Suicide amonst troops


Lots on this before but this article well worth reading, together with the linked articles:

The number of troops who have committed suicide after serving in Iraq and Afghanistan is equivalent to 10 per cent of deaths suffered on operations.

The Ministry of Defence has disclosed that 17 serving personnel have killed themselves after witnessing the horrors of conflict.

There are also fears that the number of suicides among troops who have recently left the Armed Forces could be significantly higher than 17. However, no records are kept once they leave the Services.

Unless the problem is quickly addressed then the military could experience the neglect suffered by Falklands veterans where the estimated 300 suicides from the 1982 conflict far outstrips the 258 killed in action.

Veterans say they are also being failed by the authorities as they have to wait 18 months for treatment by an NHS psychiatrist as they are not given priority treatment.

In a written Parliamentary answer, Bob Ainsworth, the minister for Armed Forces, confirmed that there had been 17 confirmed suicides or open verdict deaths, with 15 from Iraq, one from Afghanistan and one who had served in both theatres.

The figures are up to Dec 31, 2006, when 171 troops had been killed - the equivalent to one suicide to every 10 deaths on operations. There have been 83 fatalities this year.

In addition, six Servicemen and women have killed themselves while on operations.

Over the same period, 81 personnel who had not served on operations committed suicide.

The MoD figures do not include Territorial Army personnel, 14,000 of whom have served in Iraq and Afghanistan.

Tobias Ellwood, the Tory MP who tabled the question, said the high suicide rate "suggests the horrors our troops are going through".

He criticised the aftercare for soldiers as "not being up to standard" and condemned the MoD for failing to monitor those who committed suicide after leaving the Forces.

"We expect so much of military personnel and when we do put them in harm's way the least we could do is ensure they are looked after when they return to civilian life. There are serious questions to be asked here," said the MP, who served in the Royal Green Jackets and whose brother Jonathan was killed in the 2002 Bali bombings.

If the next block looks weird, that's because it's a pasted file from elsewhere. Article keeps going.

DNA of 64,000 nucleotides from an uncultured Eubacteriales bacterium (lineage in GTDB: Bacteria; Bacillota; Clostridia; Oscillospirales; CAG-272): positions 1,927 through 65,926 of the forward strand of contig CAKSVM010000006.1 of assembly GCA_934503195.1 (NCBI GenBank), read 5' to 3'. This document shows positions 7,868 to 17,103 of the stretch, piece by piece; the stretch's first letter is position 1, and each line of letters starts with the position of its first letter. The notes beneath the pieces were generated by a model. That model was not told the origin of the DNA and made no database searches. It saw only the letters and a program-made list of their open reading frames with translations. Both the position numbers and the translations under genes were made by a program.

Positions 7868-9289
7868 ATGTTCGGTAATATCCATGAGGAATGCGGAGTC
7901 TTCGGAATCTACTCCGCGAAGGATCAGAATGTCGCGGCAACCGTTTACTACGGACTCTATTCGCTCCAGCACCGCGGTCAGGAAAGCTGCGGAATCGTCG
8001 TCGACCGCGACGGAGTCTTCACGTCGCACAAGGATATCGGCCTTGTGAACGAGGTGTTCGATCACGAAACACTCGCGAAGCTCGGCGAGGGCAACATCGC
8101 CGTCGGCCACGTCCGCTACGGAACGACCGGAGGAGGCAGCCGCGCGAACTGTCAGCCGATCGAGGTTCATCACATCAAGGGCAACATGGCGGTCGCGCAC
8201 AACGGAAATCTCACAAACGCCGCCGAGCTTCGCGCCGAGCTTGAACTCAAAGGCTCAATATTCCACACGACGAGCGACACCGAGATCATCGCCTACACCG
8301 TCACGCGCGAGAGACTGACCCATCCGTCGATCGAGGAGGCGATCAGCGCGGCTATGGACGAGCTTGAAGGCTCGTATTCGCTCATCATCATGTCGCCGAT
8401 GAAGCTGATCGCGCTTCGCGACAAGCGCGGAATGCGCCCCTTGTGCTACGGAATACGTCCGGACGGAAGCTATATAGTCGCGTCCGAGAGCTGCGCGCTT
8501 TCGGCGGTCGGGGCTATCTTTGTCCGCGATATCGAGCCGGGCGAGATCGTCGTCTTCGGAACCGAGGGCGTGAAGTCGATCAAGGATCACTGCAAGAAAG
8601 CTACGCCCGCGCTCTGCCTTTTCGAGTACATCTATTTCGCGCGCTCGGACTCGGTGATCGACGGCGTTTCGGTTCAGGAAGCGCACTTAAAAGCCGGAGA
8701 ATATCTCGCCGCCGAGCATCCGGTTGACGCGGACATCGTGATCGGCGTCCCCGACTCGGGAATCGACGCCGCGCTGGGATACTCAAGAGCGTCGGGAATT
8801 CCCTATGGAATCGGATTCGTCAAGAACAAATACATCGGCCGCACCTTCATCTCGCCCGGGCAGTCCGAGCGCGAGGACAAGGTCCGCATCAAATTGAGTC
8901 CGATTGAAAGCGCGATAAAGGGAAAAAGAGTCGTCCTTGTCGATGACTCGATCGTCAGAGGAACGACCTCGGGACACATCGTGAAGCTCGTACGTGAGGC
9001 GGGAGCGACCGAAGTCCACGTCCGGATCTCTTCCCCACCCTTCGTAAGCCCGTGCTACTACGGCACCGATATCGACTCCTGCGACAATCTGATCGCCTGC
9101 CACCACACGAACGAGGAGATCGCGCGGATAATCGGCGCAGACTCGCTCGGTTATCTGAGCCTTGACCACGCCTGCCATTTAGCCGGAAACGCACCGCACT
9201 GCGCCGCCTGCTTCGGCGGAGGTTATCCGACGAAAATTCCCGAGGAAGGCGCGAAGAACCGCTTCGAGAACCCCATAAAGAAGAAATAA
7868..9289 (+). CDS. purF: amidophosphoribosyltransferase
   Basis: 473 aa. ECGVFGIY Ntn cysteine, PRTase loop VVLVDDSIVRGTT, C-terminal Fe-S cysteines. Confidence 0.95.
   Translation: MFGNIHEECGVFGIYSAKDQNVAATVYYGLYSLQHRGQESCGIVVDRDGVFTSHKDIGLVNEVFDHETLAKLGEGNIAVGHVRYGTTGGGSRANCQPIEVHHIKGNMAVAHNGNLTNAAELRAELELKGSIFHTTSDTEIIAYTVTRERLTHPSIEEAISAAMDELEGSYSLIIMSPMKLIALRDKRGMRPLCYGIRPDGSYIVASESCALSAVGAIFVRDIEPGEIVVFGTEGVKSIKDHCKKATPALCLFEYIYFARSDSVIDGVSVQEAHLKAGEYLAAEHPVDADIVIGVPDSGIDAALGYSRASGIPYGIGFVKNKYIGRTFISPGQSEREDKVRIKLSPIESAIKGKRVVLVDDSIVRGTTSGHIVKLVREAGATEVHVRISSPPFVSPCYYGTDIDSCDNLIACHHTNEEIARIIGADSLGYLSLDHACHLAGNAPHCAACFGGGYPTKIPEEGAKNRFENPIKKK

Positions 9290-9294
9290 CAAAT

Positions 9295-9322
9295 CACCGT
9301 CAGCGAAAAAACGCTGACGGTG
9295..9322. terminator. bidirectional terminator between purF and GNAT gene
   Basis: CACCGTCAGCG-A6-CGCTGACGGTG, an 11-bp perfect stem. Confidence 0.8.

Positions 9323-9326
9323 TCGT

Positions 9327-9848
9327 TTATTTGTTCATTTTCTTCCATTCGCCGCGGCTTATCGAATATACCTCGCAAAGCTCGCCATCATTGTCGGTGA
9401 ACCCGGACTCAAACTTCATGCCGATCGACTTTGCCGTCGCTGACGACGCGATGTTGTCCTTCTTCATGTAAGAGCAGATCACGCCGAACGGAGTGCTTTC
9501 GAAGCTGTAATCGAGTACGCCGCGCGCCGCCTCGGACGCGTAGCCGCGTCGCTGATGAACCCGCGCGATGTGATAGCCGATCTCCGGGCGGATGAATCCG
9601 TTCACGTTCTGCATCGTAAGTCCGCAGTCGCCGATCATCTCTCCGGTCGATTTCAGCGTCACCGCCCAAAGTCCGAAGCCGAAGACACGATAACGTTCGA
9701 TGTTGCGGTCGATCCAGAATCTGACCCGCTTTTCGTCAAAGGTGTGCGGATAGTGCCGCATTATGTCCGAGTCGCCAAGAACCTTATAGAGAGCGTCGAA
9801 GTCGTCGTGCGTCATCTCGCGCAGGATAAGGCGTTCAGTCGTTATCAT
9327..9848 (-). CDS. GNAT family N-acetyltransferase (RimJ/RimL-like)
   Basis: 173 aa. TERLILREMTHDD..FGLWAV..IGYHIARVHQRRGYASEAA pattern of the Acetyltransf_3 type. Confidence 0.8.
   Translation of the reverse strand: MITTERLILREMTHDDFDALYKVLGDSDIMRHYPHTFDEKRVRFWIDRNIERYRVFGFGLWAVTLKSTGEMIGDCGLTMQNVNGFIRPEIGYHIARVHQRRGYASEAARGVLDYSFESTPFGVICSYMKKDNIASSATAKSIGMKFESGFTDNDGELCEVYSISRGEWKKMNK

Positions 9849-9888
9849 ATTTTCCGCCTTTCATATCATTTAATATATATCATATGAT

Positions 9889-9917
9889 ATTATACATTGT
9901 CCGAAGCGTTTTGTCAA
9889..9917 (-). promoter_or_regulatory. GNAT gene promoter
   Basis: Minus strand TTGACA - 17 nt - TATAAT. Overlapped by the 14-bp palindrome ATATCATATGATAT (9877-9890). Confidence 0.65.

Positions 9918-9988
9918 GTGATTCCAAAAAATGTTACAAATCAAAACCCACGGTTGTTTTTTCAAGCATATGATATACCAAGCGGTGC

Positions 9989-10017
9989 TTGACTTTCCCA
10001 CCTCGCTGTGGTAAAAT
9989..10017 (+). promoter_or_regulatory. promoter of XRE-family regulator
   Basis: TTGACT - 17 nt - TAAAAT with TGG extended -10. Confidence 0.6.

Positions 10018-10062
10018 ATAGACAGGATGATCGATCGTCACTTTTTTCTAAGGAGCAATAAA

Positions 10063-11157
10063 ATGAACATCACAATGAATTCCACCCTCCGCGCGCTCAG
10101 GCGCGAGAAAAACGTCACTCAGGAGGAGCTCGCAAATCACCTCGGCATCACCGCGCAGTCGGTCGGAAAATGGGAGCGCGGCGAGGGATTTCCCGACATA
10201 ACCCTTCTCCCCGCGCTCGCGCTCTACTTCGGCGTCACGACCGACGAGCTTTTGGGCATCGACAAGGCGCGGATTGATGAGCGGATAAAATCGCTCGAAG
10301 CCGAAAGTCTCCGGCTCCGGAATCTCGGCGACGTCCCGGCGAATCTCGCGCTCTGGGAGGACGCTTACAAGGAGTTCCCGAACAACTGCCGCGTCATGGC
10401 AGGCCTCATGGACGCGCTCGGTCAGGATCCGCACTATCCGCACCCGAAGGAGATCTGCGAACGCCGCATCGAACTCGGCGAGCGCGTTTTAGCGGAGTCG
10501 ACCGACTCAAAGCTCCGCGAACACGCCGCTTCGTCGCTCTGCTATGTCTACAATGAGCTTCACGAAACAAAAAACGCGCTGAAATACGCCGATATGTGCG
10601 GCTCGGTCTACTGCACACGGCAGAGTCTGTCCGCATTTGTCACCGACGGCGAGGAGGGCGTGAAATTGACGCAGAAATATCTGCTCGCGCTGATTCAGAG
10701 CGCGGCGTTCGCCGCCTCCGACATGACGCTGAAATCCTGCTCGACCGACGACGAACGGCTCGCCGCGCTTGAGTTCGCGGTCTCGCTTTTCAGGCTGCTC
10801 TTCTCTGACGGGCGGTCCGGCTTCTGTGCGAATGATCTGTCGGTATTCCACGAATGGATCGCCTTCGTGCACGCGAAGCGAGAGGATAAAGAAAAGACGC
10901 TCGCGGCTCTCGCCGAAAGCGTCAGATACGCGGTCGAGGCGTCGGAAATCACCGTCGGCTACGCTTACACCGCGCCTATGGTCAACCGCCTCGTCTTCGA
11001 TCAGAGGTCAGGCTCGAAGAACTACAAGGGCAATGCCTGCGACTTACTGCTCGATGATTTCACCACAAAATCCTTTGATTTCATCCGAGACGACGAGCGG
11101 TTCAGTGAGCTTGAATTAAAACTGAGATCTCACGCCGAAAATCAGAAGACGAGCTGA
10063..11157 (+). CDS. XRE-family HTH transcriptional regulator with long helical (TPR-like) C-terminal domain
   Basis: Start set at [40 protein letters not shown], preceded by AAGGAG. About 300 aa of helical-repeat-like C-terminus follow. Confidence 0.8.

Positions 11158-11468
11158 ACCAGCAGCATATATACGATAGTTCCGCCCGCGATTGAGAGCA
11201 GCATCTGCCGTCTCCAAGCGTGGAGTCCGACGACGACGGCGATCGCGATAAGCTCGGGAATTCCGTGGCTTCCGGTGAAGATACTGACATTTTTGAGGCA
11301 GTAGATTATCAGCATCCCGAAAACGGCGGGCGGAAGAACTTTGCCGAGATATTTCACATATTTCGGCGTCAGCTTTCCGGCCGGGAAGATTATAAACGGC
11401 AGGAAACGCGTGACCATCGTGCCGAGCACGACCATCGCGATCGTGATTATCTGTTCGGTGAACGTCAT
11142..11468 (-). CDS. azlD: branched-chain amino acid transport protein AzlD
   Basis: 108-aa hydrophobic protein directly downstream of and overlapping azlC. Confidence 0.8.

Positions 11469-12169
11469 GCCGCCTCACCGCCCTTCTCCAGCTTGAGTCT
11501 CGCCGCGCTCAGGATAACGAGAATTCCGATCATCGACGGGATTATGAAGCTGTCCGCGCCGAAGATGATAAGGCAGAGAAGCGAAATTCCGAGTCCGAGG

"It is no wonder why we are not able to recruit enough people when see how we treat those who have served the country so well."

Even when soldiers are sent for psychiatric treatment there are questions over whether civilian clinics are appropriate. Following the closure of the last military hospital this year there are now no dedicated mental health wards for Service personnel when there were once dozens.

Combat Stress, the charity that looks after former Servicemen with psychiatric problems, questioned whether the current MoD contract with the Priory Group of clinics was suitable.

"Someone suffering trauma from a car crash is not the same as someone who has been blown up or had to scrape the brains of a best mate off his combat jacket or watched children shot dead as human shields or lived for six months in mortal fear of his life," said Robert Marsh, a former soldier and head of communications at Combat Stress.

"That's what veterans are telling us - they have difficulty engaging with the treatment."

The MoD said it employed 13 psychiatrists, 99 mental health nurses and 50 psychiatric civilian staff with staff on hand in operational theatres.

"We take our Servicemen and women's mental health very seriously and thankfully have seen a decline in the number of people committing suicide since 2004," a spokesman said.
This is a complex and emotive issue. I think this is an area where the government has a clear duty of care and has tried to address it with the use of civvy clinincs. If that policy is not working it needs to be changed.

How many of those lads or lasses who took thier own lives had been to seek help? It is available at the drop of a hat, every unit has a Padre and is an excellent starting point, he or she has a load of resources to pull on.

If all these people are still serving they have a chain of command above them who should be looking for warning signs. THey have mates and they share rooms with people.

I dont think it is all blame on the govt, everyone can play a part.

THe problem comes with those who have left and devlop problems afterwards including TA blokes.
Nothing new im sadly afraid,as said more soldiers committed suicide after the Falklands than died in the fighting, Northern Ireland i dread to think how many died after, certainly through another Organisation they had possibly a few hundred names.

Also the 1st Gulf war produced its own suicides, yet it always seems that the M.O.D have things in place after the event, if it was known from the 70s and 80s, then why are they hurrahing about improving since 2004???

Maybe thousands have died through suicide, and yet they are crowing about 3 years 'success' !!!!


Very true Scarletto.
I gave a talk the other evening to a bunch of middle aged, middle class ladies.
One of the things they were most interested in (& not the main subject of the talk) was the treatment of troops for both injury & PTSD. They were absolutely gobsmacked that after discharge the MOD was no longer responsible for their well being & were thrown, for PTSD, on charity as the NHS could not either cope or understand.
They knew about the problems of the Falkland etc but, as I say, they were surprised how little help guys got!

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